Iran, Syria and beyond

Iran, Syria and beyond

Time is ticking away for everyone regarding Iran. While the United States tries to corner Iran, it runs out the clock as it did in the past. It hopes to possess nuclear weapons as early as possible, thus dickering with the U.S. and Western actors in a different position. Within this framework, it is possible to see the narrowing gap while looking at the bigger picture.

This situation chivies not only Iran and the U.S. but also everybody to have to position rapidly.
Undoubtedly, Turkey is in the lead among the countries in the most difficult position, since it is an ally of the U.S. in the region and a member of NATO. The government is very well aware of what it means to say no to the U.S. when the time is ripe because of its experience with the U.S. in the Iraq War of 2003. It is still remembering how it struggled to climb over the crisis that appeared in the wake of the Iraq War. For this reason, as the government’s room for maneuver narrows, its concerns keep increasing.

While the size of the relationship with the U.S. is at this point, Turkey’s economic, political, ideological and geographical relations with Iran continue at a higher level. Iran, with a sound attitude, exposes Turkey with a serious dilemma by showing an interest before the media with soft means.

We know Davutoğlu’s efforts to convince Iran about Turkey’s “neutral” position are condemned to stay just as ineffectual actions in his recent Tehran visit. The way to understand this passes through listening carefully to what Iranian officials said instead of their “official discourse” before the cameras and statements of religious leadership and the people around them.

On the other hand, Iran is also worried about Turkey. For example, Turkey’s policy toward Syria is enough to make Iran unhappy. Turkey’s decisive role in political developments in Syria continues as the U.S. and Britain supported activity. In the end, Iran is about to lose its greatest ally in the region.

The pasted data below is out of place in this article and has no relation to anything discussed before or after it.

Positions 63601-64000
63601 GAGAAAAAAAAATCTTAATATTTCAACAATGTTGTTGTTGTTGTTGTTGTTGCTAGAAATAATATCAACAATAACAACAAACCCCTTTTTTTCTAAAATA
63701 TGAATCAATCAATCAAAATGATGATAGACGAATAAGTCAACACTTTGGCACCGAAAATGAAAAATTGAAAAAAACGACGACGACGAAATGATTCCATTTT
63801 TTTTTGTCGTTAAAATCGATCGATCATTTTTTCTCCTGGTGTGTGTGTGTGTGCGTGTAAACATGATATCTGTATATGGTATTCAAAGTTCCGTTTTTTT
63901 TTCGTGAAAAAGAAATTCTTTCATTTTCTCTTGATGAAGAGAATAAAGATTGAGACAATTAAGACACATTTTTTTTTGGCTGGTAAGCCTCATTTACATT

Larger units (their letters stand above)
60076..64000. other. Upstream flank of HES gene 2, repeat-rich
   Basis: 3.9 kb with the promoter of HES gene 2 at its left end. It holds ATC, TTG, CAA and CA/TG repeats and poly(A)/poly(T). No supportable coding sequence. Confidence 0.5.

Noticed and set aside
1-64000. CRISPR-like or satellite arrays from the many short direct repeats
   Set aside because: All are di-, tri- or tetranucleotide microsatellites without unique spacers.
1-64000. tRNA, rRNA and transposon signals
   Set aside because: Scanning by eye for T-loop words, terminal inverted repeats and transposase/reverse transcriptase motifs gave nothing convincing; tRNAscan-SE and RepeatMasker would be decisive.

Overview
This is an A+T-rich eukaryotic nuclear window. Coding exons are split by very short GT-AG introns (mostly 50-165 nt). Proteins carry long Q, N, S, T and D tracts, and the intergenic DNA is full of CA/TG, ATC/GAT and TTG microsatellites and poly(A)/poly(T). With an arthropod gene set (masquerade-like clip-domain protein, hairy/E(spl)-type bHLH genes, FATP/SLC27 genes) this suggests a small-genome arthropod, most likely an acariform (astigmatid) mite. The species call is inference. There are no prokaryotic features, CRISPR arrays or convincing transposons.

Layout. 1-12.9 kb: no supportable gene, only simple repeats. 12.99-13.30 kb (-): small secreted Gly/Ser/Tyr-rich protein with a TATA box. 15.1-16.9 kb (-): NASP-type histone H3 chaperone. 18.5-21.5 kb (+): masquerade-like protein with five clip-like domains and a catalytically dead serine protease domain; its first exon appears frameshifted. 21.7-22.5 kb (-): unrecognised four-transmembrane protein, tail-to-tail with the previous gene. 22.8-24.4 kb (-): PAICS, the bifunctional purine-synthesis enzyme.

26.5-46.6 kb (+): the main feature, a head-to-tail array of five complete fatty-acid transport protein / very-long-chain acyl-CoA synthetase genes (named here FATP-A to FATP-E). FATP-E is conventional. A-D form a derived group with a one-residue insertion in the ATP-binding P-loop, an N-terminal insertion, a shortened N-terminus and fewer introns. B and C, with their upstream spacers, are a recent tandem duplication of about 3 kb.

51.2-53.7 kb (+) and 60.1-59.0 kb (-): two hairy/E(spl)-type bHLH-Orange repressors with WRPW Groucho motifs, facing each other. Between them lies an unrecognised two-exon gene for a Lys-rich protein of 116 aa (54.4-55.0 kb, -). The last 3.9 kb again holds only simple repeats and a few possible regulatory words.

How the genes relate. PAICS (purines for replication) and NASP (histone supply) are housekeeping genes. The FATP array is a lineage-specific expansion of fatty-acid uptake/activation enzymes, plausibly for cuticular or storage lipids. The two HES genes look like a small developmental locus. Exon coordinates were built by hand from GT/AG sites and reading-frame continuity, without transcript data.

In the meantime Iran is not idle while continuing to respond to Turkey’s Syrian policies over Iraq. Iran’s intervention in Iraqi domestic policy harasses Turkey. As a matter of fact, Prime Minister Erdoğan has stated clearly that he is annoyed with the Iraqi prime minister’s sectarian attitude, and the potential of its switching into an internal conflict is high. While Erdoğan makes this statement, he is aware of Iran’s role about what is going on in Iraq.

Another development that accelerates and adds a new dimension to those developments is Turkey’s allowing the establishment of a radar system as a NATO member. Even a mediocre military expert could say that the target of the radar is Iran.

The increasing tension over the Gulf between the U.S. and Iran and backstage efforts of Britain make out a clearer picture.

Davutoğlu must understand that its efforts are not enough either to change Turkey’s destiny arising from its geography or preventing nuclear crisis. Iran is aware of this and is trying to gain as much time as possible and trail a large number of actors. In terms of Iran, the best candidate to be drifted to dilemma seems to be Turkey. Prime Minister Erdoğan, contrary to Davutoğlu, would not want to experience a similar testing again after the Iranian experience at the United Nations.